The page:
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Think Tank NTG has been serving the Merrillville area since 1990, providing IT Support such as technical helpdesk support, computer support, and consulting to small and medium-sized businesses.

Tip of the Week: How You Can Beat These 4 Common Scams

Tip of the Week: How You Can Beat These 4 Common Scams

Cybersecurity is one of the most important aspects of running a business. Therefore, here are some of the best ways that your employees can contribute to your company’s technology security practices.

Change Passwords Frequently
Passwords are one of the most common ways that accounts and data are protected, for both commercial and personal uses. As such, you’ll see a wide array of different passwords that could be used, which means that you’ll see easy-to-remember passwords like “password” or “123456.” To keep your business from falling victim to this vulnerability, consider the following best practices:

  • Make your passwords long (at least 16 characters). The longer, the better, as this makes the passwords more difficult to guess.
  • Make your passwords complex. Use a plethora of special characters, numbers, and both upper and lower-case letters.
  • Never use the same password twice. When a hacker steals a password, they may try to use it on other related accounts.

A password manager can make these tips much easier to follow, as you can create complex passwords and share them across your organization’s network. You can also assign users to groups so that they only have access to credentials that they need to perform their jobs correctly. These passwords can be synced to company devices in real time, and you can use complex passwords without the pain of remembering them all.

Be Mindful of Spam
Hackers tend to use spam as a way to move malware to many users at once. Most hackers will attempt to spread malware in hopes of infecting as many computers as possible, while others will reach out to unwary users to steal credentials or sensitive information. Here are some of the most common spam messages that you’ll encounter, and how to respond to them.

  • A big congratulation: These types of messages try to entice the user with the promise of a big win, like winning the lottery or a new car. It’s safe to say that messages like this are spam, and that messages that prompt you to click a link to claim a prize are dangerous and unpredictable. Just make sure that you think twice before responding to unsolicited messages.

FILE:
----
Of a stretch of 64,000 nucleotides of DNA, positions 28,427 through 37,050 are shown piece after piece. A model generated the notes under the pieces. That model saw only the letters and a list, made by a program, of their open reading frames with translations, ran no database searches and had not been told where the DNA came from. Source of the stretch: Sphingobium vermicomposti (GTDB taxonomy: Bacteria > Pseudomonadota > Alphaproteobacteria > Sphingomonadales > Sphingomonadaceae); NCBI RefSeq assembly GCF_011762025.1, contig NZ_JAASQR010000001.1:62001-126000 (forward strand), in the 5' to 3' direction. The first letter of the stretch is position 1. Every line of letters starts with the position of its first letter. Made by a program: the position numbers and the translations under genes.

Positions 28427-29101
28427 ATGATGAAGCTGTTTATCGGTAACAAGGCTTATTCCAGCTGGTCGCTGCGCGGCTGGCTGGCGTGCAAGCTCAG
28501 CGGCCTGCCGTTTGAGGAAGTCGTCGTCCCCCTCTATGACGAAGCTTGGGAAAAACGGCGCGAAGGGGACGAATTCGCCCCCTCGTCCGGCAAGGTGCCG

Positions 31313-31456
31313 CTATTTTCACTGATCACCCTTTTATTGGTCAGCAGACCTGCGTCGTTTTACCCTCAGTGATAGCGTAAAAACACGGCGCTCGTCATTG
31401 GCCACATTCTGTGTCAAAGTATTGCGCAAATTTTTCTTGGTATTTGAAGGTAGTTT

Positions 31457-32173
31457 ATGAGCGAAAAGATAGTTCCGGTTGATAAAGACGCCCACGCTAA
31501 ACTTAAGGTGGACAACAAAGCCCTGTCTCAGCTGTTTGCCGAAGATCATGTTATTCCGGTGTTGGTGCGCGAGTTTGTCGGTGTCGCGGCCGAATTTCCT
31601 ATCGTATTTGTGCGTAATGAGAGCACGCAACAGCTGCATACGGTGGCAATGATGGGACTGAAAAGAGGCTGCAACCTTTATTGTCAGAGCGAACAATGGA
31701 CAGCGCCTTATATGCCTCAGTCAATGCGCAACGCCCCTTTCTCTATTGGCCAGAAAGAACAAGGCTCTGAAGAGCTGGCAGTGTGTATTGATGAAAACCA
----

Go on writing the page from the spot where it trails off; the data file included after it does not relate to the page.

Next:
• Fake law enforcement threats: Hackers know that people fear being threatened with legal action, so they take advantage of this fear by impersonating law enforcement agencies. The message claims that there will be action taken against the user unless they pay a fine. These messages appeal to the innate fear of authority, so be sure to keep an eye out for them.
  • Spear phishing tactics: Spear phishing aims to take targeted attempts to steal specific data from a user, all through using personalized messages designed to look just like the real deal. This can include details such as your personal contact information, or customized emails that look like they are from an institution you attend, like a bank. Since these attacks tend to look more legitimate than normal spam, you need to stay vigilant.
  • Whaling schemes: These types of attacks are at the top of the social engineering pyramid, as they impersonate the CEO or business owner. The scammer will use this disguise to get financial departments to wire transfer funds to offshore bank accounts. Be on the lookout for inconsistencies in contact information, and always cross-reference before assuming that the message is real.

You’ll notice that many of these threats are based in email messages such as spam. Thankfully, you can block the majority of these threats simply by implementing an enterprise-level spam filter. This will keep threatening messages, or those suspected of not being legitimate, from even hitting your inbox in the first place. It’s a preventative measure that can be taken to limit the dangers associated with spam before they cause major issues.

Think Tank NTG can provide your organization with the security tools you need to succeed. To learn more, reach out to us at 800-501-DATA.

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Thursday, 23 February 2017
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